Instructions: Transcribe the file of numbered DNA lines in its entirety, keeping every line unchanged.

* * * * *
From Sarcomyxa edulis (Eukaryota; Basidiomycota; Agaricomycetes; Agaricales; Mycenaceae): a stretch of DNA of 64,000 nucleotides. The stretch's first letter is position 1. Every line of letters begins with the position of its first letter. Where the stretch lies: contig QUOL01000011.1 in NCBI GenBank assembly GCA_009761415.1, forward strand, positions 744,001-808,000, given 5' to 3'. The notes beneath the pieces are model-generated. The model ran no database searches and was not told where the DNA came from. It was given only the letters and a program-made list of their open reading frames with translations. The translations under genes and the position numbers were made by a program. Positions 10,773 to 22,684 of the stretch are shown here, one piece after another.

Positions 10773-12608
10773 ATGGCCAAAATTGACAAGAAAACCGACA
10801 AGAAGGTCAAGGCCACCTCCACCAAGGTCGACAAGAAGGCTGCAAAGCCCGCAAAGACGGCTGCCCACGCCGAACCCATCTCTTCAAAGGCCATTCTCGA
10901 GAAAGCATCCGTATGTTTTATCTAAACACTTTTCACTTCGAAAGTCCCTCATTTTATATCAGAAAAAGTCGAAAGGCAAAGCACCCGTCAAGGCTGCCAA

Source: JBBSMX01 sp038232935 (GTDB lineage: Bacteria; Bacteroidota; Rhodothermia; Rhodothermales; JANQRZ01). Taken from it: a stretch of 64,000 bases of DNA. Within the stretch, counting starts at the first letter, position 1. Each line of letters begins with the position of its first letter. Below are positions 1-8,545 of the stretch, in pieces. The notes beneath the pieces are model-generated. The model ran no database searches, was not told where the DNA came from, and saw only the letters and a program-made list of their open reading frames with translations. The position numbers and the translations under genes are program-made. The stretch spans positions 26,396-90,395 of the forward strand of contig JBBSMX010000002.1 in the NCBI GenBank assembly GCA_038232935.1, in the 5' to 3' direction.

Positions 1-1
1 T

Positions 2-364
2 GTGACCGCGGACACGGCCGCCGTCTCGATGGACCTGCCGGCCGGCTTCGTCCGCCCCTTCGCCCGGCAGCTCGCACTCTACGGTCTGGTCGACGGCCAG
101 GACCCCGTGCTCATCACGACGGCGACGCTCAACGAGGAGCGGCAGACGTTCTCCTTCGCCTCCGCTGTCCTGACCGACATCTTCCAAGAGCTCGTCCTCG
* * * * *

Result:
From Sarcomyxa edulis (Eukaryota; Basidiomycota; Agaricomycetes; Agaricales; Mycenaceae): a stretch of DNA of 64,000 nucleotides. The stretch's first letter is position 1. Every line of letters begins with the position of its first letter. Where the stretch lies: contig QUOL01000011.1 in NCBI GenBank assembly GCA_009761415.1, forward strand, positions 744,001-808,000, given 5' to 3'. The notes beneath the pieces are model-generated. The model ran no database searches and was not told where the DNA came from. It was given only the letters and a program-made list of their open reading frames with translations. The translations under genes and the position numbers were made by a program. Positions 10,773 to 22,684 of the stretch are shown here, one piece after another.

Positions 10773-12608
10773 ATGGCCAAAATTGACAAGAAAACCGACA
10801 AGAAGGTCAAGGCCACCTCCACCAAGGTCGACAAGAAGGCTGCAAAGCCCGCAAAGACGGCTGCCCACGCCGAACCCATCTCTTCAAAGGCCATTCTCGA
10901 GAAAGCATCCGTATGTTTTATCTAAACACTTTTCACTTCGAAAGTCCCTCATTTTATATCAGAAAAAGTCGAAAGGCAAAGCACCCGTCAAGGCTGCCAA

Source: JBBSMX01 sp038232935 (GTDB lineage: Bacteria; Bacteroidota; Rhodothermia; Rhodothermales; JANQRZ01). Taken from it: a stretch of 64,000 bases of DNA. Within the stretch, counting starts at the first letter, position 1. Each line of letters begins with the position of its first letter. Below are positions 1-8,545 of the stretch, in pieces. The notes beneath the pieces are model-generated. The model ran no database searches, was not told where the DNA came from, and saw only the letters and a program-made list of their open reading frames with translations. The position numbers and the translations under genes are program-made. The stretch spans positions 26,396-90,395 of the forward strand of contig JBBSMX010000002.1 in the NCBI GenBank assembly GCA_038232935.1, in the 5' to 3' direction.

Positions 1-1
1 T

Positions 2-364
2 GTGACCGCGGACACGGCCGCCGTCTCGATGGACCTGCCGGCCGGCTTCGTCCGCCCCTTCGCCCGGCAGCTCGCACTCTACGGTCTGGTCGACGGCCAG
101 GACCCCGTGCTCATCACGACGGCGACGCTCAACGAGGAGCGGCAGACGTTCTCCTTCGCCTCCGCTGTCCTGACCGACATCTTCCAAGAGCTCGTCCTCG